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Ilsa, She-Wolf of the SS
Dir: Don Edmonds
Stars: Dyanne Thorne, Gregory Knoph, Tony Mumolo, Maria Marx

I used to have an Ilsa, She-wolf of the SS T-shirt, but only ever dared wear it once in public - the looks of hate it provoked were simply too much to bear, though I don't exactly kowtow to moral pressure or political correctness easily. And when I bought the DVD in the Hollywood Virgin Megastore, a complete stranger standing next to me commented to the effect that this wasn't the sort of thing we needed to see getting re-released. Such is the power of Ilsa.

Hence, I write with trepidation: even in the sordid yet enchanting world of exploitation cinema, She-Wolf is notorious. Three decades after being made, it remains unreleased - and possibly unreleasable - in the United Kingdom, and in our house, the DVD sat on the shelf for two years, since I feared Chris would instantly leave me if we watched it. And she is no shrinking violet, but a woman who (to my ultimate delight) regards an uncut DVD of The Story of Ricky as a fine birthday present. Luckily, Chris is right beside me as I type this, and I get to produce this article as a married, rather than divorced man.

I should point out, before the inevitable accusations come in, that the mark awarded to the film is scored on a radically different scale from "normal" movies. I don't recommend this movie unless you possess a very black sense of humour, are immune to being offended by fictional material, have carefully stowed all children and maiden aunts, and switched off all moral qualms.

Even so, the question must still be asked, is a Nazi camp a suitable setting for any piece of entertainment? No, probably not. But tell that to the producers of Hogan's Heroes, a comedy set in a similar location. [Indeed, She-Wolf was filmed on Hogan's sets, and the private life of star Bob Crane, was no less sordid than most exploitation films - as shown in Paul Schrader's Auto Focus, which would make a fine double-bill with She-Wolf]. Or perhaps Schindler's List, which in my opinion is more guilty of exploiting the Holocaust (interestingly, She-Wolf never mentions the J-word - it's just a natural reaction these days to equate Nazi camps with Jews).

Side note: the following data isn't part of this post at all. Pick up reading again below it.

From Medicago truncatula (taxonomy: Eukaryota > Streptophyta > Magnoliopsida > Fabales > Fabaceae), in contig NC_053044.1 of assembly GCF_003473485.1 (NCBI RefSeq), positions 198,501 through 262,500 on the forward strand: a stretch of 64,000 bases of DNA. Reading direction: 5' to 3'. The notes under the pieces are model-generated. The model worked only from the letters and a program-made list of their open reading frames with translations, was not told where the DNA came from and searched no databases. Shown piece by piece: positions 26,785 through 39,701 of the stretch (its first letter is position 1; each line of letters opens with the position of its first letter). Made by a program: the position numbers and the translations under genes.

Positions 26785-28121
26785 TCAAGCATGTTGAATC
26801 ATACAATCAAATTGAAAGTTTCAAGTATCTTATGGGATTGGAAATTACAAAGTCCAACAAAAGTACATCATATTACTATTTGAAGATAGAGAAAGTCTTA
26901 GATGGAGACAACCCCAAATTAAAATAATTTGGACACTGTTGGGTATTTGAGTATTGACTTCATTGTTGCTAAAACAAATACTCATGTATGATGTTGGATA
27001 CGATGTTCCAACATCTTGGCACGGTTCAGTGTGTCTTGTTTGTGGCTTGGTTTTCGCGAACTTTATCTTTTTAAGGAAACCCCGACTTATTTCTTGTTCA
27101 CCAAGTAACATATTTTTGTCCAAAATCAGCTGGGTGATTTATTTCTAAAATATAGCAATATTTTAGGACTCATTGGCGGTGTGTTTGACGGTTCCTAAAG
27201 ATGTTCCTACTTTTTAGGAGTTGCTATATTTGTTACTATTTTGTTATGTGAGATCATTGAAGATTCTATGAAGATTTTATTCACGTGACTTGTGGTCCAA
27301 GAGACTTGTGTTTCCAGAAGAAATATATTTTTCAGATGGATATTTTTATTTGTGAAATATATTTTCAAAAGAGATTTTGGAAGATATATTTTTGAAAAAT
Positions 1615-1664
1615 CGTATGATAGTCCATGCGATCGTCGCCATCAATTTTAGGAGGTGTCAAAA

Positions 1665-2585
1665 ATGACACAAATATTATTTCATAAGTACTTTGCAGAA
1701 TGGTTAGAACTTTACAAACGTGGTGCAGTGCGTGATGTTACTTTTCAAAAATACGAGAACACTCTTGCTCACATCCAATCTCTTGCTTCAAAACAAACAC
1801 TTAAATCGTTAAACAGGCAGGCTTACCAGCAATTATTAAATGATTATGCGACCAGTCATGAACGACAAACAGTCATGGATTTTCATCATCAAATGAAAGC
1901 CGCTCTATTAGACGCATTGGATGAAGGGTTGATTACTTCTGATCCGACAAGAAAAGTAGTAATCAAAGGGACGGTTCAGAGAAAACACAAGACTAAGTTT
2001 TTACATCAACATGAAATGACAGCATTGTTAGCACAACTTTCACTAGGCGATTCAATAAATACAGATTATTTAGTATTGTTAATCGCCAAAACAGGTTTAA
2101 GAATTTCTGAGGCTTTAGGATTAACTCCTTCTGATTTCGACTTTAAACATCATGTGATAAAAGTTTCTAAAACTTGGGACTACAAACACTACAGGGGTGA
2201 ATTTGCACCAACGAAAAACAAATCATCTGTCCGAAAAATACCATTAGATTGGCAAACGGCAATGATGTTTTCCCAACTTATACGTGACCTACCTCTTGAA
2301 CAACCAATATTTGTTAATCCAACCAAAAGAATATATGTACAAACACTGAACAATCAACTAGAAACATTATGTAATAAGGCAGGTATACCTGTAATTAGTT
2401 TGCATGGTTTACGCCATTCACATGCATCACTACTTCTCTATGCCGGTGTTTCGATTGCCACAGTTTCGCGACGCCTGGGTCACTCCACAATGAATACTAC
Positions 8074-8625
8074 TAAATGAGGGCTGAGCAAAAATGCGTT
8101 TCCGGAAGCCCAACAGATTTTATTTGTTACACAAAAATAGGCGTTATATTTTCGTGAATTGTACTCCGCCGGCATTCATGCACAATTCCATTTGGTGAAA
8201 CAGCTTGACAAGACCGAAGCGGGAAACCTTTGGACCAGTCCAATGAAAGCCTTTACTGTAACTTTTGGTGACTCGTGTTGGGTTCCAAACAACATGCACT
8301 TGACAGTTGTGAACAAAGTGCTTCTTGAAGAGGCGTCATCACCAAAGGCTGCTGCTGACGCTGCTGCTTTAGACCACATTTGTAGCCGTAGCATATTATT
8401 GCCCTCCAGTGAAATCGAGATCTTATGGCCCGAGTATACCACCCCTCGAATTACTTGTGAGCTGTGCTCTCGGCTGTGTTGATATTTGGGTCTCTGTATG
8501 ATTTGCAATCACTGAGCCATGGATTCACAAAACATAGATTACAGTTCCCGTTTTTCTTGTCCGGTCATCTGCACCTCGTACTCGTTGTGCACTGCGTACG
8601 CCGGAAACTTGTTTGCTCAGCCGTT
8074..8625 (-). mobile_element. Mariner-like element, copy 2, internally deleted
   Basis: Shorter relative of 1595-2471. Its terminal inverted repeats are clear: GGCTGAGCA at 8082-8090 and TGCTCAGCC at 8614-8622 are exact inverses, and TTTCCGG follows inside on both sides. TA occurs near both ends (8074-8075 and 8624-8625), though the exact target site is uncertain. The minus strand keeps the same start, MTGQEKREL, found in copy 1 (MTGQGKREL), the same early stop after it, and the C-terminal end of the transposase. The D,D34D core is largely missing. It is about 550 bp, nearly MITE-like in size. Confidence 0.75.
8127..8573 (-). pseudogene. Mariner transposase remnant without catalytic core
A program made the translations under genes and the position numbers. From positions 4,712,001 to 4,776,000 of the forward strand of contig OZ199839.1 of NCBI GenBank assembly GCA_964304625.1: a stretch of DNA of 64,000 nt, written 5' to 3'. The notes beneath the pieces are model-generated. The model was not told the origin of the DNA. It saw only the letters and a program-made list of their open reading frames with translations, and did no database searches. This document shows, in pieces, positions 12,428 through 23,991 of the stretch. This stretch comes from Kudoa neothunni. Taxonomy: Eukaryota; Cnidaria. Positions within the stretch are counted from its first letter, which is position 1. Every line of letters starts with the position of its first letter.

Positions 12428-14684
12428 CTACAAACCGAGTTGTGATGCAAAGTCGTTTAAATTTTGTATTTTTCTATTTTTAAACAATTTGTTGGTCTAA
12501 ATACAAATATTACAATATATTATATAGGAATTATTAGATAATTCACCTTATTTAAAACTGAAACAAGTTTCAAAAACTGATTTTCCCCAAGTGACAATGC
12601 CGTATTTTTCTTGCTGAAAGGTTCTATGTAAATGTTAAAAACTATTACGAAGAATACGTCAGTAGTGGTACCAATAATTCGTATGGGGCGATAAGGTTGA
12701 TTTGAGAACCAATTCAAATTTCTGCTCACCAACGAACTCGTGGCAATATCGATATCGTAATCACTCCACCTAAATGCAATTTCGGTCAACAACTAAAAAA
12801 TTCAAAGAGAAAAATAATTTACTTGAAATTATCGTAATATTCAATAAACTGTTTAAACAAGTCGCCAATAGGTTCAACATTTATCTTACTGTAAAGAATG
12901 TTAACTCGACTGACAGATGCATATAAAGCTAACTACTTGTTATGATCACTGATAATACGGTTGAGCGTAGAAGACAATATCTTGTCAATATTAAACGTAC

If I may digress for a moment, I find List a truly cynical work: Steven Spielberg performs his usual adept emotional manipulation, but what purpose is served? Like all docudramas, it alters the facts, and no Aryan Nation adherent will sit through a three-hour plus, black and white film for "educational" reasons. It seems more like a cynical, and successful, attempt to win Spielberg an Academy Award. Ask yourself an awkward question: would it have won seven Oscars if it had been about gypsies?

Like Schindler, the cinematic Ilsa was based on a real character. Ilsa Koch was the "Bitch of Buchenwald," whose practices perhaps surpassed those in the movie, including the stripping and curing of human skin - particularly from tattoed inmates - for her collection of lampshades, gloves, etc. Unlike her fictional counterpart, she survived the war, being sentenced to live in prison, but sadly, didn't live to see a twisted depiction of her life, committing suicide in 1967.

At least She-Wolf is upfront about its exploitational nature, despite an opening title which reads, in part, "We dedicate this film with the hope that these heinous crimes will never occur again." This is such an implausible claim, you can't even begin to take it seriously, especially when the next scene shows Ilsa (Dyanne Thorne) writhing atop one of the camp's inmates. We don't initially 'know' it's her (though I doubt anyone is fooled!), until she returns, dressed as the commandant of Medical Camp 9.

It's not long before her true persona is revealed, as she castrates her lover, fulfilling in a twisted way her promise that he wouldn't return to the camp. The arrival at camp of a new batch of inmates allows the depiction of a whole new range of potential tortures, even if there is a surprising amount of plot going on too: